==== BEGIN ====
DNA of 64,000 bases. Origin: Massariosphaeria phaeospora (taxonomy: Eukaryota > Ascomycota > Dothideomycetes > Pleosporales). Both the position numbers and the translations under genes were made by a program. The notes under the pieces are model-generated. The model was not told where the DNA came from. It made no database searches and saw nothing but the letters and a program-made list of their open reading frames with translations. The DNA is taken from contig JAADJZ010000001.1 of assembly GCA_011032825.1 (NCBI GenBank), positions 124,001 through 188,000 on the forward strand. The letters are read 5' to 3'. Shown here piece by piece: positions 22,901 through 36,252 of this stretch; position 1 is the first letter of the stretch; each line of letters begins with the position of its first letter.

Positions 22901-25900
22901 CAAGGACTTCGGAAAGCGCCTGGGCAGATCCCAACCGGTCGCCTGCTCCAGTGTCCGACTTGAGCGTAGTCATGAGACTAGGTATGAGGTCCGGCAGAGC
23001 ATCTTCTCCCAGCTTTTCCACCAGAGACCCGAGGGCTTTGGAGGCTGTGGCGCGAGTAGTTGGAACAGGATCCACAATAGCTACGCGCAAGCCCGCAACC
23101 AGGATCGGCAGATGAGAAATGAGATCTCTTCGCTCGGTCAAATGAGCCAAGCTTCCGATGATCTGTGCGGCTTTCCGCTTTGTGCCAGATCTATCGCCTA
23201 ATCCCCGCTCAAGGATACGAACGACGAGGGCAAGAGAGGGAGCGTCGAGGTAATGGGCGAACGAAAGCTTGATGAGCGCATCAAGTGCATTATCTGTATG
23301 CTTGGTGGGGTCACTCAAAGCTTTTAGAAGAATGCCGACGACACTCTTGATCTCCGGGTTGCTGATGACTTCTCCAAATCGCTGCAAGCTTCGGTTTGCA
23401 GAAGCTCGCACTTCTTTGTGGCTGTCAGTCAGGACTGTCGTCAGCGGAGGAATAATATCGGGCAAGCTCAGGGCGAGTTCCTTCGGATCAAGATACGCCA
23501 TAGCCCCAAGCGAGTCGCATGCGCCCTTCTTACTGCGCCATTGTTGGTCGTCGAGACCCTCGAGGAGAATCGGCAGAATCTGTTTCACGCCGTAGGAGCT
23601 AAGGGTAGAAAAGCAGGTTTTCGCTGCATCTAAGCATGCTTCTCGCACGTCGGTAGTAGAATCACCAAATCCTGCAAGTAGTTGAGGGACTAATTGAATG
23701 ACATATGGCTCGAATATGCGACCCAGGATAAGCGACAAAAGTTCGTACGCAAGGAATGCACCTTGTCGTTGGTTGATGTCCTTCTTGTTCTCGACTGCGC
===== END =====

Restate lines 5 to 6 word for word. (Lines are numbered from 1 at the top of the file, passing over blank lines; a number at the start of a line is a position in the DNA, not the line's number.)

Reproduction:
23101 AGGATCGGCAGATGAGAAATGAGATCTCTTCGCTCGGTCAAATGAGCCAAGCTTCCGATGATCTGTGCGGCTTTCCGCTTTGTGCCAGATCTATCGCCTA
23201 ATCCCCGCTCAAGGATACGAACGACGAGGGCAAGAGAGGGAGCGTCGAGGTAATGGGCGAACGAAAGCTTGATGAGCGCATCAAGTGCATTATCTGTATG